The Midland school bond election captivated the state for months, with the narrow election results constantly alternating between failing and passing. In addition to the drama, the way that election officials handled the process outraged residents.

During the first recount, Midland election officials failed to provide all of the ballots to the recount committee. Even after multiple requests from recount committee members, officials remained adamant they had supplied all the ballots—even after the recount committee came up short by over 800 ballots.

But this didn’t stop the school board from certifying the election as passed by 11 votes.

Citing a provision in the Texas Election Code that the canvassing authority must certify the election as soon as is practical, both the attorney for the school district and the Texas Secretary of State’s office took this provision to mean the board should certify the election even on results they knew were questionable.

It wasn’t until after certifying the $569 million bond as passed that—during a court-ordered investigation to explain the discrepancy of 800 missing votes—Elections Administrator Deborah Land came into the Midland County commissioners courtroom where the court-order investigation was taking place with a large metal box that was soon dubbed the “Midland Mystery Box.”

This “mystery box” was different from all of the blue plastic ballot boxes used for the election. After a court order was obtained to open the box, it was soon discovered to contain all of the missing ballots from the election. Land said she found the box sitting on a shelf in the elections office and hadn’t noticed it previously, as they had assumed the box was empty.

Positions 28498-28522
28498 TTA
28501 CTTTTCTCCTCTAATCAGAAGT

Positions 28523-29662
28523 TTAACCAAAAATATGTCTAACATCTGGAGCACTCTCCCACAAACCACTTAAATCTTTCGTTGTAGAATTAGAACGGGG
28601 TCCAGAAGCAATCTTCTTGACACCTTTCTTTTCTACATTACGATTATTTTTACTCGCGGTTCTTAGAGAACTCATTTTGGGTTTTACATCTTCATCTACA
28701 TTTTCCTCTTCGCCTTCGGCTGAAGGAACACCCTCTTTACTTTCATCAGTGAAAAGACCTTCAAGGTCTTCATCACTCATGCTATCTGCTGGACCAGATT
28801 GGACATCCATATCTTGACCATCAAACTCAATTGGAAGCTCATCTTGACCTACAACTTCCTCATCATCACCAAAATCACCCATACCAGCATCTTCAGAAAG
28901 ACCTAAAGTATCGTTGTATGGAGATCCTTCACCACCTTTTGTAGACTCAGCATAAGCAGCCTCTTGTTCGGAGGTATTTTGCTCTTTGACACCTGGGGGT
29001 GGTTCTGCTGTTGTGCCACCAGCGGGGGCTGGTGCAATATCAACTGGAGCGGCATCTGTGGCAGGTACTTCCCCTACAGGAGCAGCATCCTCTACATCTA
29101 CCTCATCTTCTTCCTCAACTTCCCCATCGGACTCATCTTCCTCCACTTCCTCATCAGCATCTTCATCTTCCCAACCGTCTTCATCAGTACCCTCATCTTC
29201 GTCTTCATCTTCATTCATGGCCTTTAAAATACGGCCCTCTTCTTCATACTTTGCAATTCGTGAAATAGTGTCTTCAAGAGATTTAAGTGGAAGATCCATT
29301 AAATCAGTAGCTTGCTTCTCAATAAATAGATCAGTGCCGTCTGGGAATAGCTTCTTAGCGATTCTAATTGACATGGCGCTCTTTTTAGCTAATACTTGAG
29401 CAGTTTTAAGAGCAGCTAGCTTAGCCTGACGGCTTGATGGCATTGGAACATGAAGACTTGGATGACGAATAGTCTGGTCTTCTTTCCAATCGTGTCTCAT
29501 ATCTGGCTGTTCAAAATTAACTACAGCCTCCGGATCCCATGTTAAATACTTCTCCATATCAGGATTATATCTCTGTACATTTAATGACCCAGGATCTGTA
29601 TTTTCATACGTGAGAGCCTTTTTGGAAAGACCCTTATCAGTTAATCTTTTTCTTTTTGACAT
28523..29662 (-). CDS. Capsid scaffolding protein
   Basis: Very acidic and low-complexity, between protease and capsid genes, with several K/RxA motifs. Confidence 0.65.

One of many curious facts surrounding the details of this election was that all ballot boxes are required to be locked, with a numbered seal placed on the box. The elections office is then required to keep a chain-of-custody document that shows a corresponding serial number for the ballot box seal. The serial number on the seal of the “mystery box,” however, didn’t correspond with any chain-of-custody document kept by the elections office.

At the epicenter of this fight were two political action committees (PACs); the Better Bond for Midland PAC, which opposed the bond, and We Choose Our Future PAC, which supported it. Better Bond for Midland alleged numerous violations of the Election Code by election officials throughout the process. A meeting of the Midland County Elections Commission was ultimately convened to consider terminating Land. Only one vote was cast in favor of removing her.

Finally, after representatives of both PACs involved in the election filed petitions in district court challenging the election results, a court-ordered recount was conducted. The recount concluded that the bond failed by 26 votes. Judge Mackey Hancock signed an order on January 24, declaring the bond had failed.

In the aftermath of the months-long election saga, a strong presence of engaged residents has emerged, actively monitoring their school board’s activities and exploring ways to improve education opportunities in their community.

Brandon Hodges, who headed up Better Bond for Midland, stated they are already moving forward with finding the right proposal for both Midland students and taxpayers. In particular, he wants to see a solution that is crafted from the bottom up, with teachers being able to bring their front-line experience to the table.

Hodges added one final statement: “Before a better bond gets proposed to the next election ballot, we need to see major election integrity reform in Midland to ensure this never happens again.”

Matt Stringer

Matthew Stringer is from Odessa, TX and serves as a West Texas Correspondent for Texas Scorecard.


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